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Early Childhood Program

Some of the most critical learning on the Heritage campus takes place in the brightly-colored Preschool, Prep-K, and Kindergarten classrooms. It is there that our school's youngest students learn everything from the alphabet to social skills to foundational biblical truth.

2017-18 Program Options

Curriculum

Preschool

Developing skills that equip little ones to do school

Bible
Jesus Christ is our focal point in Bible class. He is presented as the Great Rescuer in Genesis and this theme continues throughout our Old Testament and New Testament stories and lessons. Bible memory verses, songs, and finger plays encourage little ones to put their faith and trust in Him.

Language Arts: Phonics
One week of the school year is dedicated to each letter of the alphabet and its sound. Stories, games, songs, and crafts introduce the letters to three-year olds. Our goal is introduction and exposure to letters and sounds.

Language Arts: Printing
Pencils, markers, and pens are available to our students in our Writing Center for free play. In class, each letter is “written” during the week using tactile materials like Play-Doh, cotton balls, sandpaper, marshmallows, etc. These activities strengthen small motor skills, preparing little fingers to hold a pencil.

Language Arts: Reading
Many books are read to the Preschoolers each day. They learn that “reading time is thinking time”. Our stories relate to the subjects we’re studying that week: Bible, language, math, science, and art. We read for enjoyment as well.

Mathematics
Preschool math involves counting calendar days and objects in a set. Numbers 1-10 are introduced. Students also learn to sort objects by color, shape, and size. They learn what a pattern is and practice making one of their own.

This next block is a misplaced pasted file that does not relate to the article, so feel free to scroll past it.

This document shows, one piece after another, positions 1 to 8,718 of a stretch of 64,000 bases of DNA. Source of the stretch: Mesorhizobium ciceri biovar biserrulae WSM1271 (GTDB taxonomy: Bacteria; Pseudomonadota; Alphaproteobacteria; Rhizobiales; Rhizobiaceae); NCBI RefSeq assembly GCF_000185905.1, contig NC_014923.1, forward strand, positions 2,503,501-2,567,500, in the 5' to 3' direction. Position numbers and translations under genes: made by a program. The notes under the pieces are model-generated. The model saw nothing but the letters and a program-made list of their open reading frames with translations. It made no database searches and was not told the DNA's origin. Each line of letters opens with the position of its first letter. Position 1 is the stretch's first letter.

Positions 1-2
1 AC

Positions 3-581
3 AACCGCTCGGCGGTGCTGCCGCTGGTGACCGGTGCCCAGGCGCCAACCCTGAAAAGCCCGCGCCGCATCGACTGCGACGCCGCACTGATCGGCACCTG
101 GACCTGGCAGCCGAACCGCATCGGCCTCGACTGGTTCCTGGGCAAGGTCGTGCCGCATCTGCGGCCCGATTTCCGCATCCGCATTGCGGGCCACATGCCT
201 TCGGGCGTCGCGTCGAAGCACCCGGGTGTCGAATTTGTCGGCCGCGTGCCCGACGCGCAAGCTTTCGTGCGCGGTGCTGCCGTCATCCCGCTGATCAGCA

Science
Weather, seasons, hibernation, animal habitats, water, light, magnets, nutrition and many more subjects are studied in Preschool Science.

Social Studies
Families, emotions, friendship, cities, farms, and maps and globes are all part of our Preschool Social Studies curriculum.

Prep-K

Active Academics - We teach by doing, moving, singing, touching, crafting, and making messes

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Bible
Prep-K students learn that the Bible is the true word of God. Students learn about sin and the need for forgiveness through Jesus our Savior. Stories are presented that give an overview of Creation through Joshua, the time Jesus lived on earth, and Bible heroes. They learn to talk with Jesus through prayer, worship Him through song, memorize His word, and apply Biblical truths through their actions in and out of the classroom.

Chapel
Prep-K students come together to worship and praise Jesus. This is done through songs, finger plays, and chants. A short object lesson is presented stressing the application of Biblical truths. Topics such as friendship, love, orderliness, promises, peace, trust, truthfulness, self-control, sharing, sin, and doing our work well are discussed.

Language Arts: Phonics
Prep-K students learn to identify capital and lower case alphabet letters and produce the sounds they make. Games, crafts, stories, and riddles help them identify each letter as a beginning sound. Students learn that letters are put together to make words. Consonants and vowels are introduced as the two kinds of letters in the alphabet.

Language Arts: Printing